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I'm interested in the industrial use of GDL (see https://arxiv.org/abs/1611.08097). Is it used in industry? That is, does any company have access to non-Euclidean data and process it directly instead of converting it to a more standard format?

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    $\begingroup$ GDL is a relatively new field of study. Apparently, the first graph NN model was introduced in 2005 by Scarselli et al. and only recently GDL models have started to be promising, so I don't think there are a lot of industries that have already adopted it. Maybe the chemical industry. $\endgroup$ – nbro May 6 at 21:11
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Recursive artificial networks are a type aligned well with GDL, and it is an increasingly popular one. Using non-orthogonal geometries is natural when using directed graphs as semantic association, data flow, or composition networks.

This more free-form approach enters into industry slowly because most programming languages use orthogonal structures designed around multidimensional arrays and nested loops to iterate through them, made popular in the FORTRAN era. It is common that a student learns to loop through an array before learning to call a function or test and branch. Computer science is, in some ways, entrenched in the orthogonal structure.

To call the two categories Euclidean and non-euclidean is inaccurate. The initial trend in machine learning followed a Cartesian paradigm, one locked into 90° angles in data structures. The free-form graph is non-cartesian but still just as Euclidean, as Euclid worked with angles other than 90° frequently.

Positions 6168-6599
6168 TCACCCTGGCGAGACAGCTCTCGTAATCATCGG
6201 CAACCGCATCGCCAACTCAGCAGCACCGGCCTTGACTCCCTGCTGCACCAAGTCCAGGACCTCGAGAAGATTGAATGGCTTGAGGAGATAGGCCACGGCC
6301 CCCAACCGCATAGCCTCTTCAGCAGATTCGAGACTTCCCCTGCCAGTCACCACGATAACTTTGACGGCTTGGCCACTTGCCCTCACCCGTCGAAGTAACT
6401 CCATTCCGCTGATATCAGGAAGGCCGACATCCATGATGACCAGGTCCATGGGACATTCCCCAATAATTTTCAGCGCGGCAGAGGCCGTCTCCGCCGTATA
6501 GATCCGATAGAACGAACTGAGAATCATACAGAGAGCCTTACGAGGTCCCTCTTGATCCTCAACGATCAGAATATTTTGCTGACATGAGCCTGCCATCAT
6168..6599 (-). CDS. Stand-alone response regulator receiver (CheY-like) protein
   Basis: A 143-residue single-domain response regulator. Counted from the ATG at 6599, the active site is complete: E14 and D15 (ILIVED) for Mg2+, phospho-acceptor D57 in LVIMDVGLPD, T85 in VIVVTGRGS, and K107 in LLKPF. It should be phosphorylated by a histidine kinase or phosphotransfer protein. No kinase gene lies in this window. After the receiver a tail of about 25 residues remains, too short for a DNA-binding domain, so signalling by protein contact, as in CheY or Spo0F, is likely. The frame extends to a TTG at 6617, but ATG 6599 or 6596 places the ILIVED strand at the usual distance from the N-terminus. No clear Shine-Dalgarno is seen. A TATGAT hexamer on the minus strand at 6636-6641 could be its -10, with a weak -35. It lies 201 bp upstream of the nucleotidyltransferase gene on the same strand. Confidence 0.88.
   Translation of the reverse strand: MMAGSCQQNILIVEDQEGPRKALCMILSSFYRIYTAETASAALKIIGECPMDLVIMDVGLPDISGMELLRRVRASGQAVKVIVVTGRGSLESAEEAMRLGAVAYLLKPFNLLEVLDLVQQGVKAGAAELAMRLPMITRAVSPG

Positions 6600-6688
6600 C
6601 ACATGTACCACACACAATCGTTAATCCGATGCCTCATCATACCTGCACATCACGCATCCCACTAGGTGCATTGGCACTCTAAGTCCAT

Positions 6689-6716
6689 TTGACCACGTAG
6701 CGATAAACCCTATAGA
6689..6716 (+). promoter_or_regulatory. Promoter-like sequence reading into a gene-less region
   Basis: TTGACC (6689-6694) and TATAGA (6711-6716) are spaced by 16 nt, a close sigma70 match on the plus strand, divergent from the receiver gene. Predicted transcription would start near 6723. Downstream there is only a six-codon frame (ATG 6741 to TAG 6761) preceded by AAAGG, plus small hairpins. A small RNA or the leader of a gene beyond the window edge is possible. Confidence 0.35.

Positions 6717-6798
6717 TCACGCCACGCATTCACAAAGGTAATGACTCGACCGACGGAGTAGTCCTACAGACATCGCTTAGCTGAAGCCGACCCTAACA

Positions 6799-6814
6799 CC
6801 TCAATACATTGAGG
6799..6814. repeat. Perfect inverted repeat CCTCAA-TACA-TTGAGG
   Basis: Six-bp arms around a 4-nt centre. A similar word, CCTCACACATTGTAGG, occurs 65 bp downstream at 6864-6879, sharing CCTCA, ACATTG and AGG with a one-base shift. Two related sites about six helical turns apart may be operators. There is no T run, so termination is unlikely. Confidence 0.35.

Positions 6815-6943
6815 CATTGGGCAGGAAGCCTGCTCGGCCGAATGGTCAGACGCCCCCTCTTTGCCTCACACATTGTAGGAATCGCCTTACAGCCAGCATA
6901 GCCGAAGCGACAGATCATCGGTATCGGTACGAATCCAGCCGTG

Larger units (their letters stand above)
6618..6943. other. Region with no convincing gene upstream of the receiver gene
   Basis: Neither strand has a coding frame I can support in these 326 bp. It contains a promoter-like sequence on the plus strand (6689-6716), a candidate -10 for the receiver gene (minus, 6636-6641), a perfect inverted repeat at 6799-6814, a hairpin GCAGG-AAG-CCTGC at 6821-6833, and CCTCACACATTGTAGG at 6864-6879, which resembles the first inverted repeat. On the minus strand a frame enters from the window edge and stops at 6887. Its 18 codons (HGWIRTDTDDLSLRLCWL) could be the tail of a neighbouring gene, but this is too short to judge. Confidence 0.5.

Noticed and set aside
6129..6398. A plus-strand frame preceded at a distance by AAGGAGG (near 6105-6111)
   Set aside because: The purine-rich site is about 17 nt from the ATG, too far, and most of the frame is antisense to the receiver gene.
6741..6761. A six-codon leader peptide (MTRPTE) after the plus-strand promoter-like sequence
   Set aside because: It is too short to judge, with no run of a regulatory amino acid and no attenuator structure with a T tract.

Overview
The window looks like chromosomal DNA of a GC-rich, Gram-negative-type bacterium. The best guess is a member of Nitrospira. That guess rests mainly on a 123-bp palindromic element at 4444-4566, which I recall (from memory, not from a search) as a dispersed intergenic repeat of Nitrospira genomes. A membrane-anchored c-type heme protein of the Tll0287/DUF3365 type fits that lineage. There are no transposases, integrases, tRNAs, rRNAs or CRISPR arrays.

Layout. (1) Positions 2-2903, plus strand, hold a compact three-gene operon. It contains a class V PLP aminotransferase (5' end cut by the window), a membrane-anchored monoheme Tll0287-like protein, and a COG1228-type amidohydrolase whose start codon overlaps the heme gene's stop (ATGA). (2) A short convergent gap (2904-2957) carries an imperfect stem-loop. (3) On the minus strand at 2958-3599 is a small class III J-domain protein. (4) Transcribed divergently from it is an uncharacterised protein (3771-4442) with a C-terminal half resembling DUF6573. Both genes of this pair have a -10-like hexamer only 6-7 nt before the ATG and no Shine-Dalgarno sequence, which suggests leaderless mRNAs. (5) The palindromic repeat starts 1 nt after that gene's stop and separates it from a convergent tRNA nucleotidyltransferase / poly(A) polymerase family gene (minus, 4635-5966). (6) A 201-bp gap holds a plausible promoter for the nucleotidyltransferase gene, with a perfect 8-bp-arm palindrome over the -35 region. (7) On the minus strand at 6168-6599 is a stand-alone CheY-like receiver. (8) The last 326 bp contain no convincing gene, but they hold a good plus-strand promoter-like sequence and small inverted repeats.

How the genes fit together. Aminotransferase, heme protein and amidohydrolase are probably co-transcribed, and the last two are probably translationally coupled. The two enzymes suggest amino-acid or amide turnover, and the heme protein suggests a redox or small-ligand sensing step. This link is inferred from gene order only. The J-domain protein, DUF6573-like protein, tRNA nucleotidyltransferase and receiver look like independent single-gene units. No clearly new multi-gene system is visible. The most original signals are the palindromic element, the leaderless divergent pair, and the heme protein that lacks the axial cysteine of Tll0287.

Apple and Google are likely candidates for this seepage of recursive networks into industry data centers, for NLP applications. Language associations are free-form even though these structures are serialized for speech and written text.

Cognition is also non-cartesian. Graph based optimization (pre-GDL) has been part of cognitive research since the 1970s, especially in the LISP space at MIT and CMU and the U.S. Naval Research facilities for strategic analysis, Optimal strategies for a class of constrained sequential problems by JB Kadane, HA Simon, The Annals of Statistics, 1977. Algorithm 2 is a convergence strategy, but without layers of cells, yet the searching concepts of gradient are already present in the maximal and minimal operations in the search in steps c and f.

The aeronautics and auto industry is a likely candidates for seepage into the embedded computing for automated driving and flight. Most of this is either company confidential or classified.

This answer to the question about topological sophistication provides some background why non-euclidean space may be a more natural way to map associations, flow, and composition.

These are some practical applications.

We've used recursive networks to align complex models with data acquired during laboratory experimentation and hope to publish on that approach as part of another publication. It is effective, since the relationships between features in the real world form squares and cubes only by chance, so it is not very common. Research into materials and energy cannot be confined by Cartesian conceptions, even if the graphs published are on Cartesian coordinate axes, so that others with traditional analytic geometry backgrounds can understand the graphs quickly.

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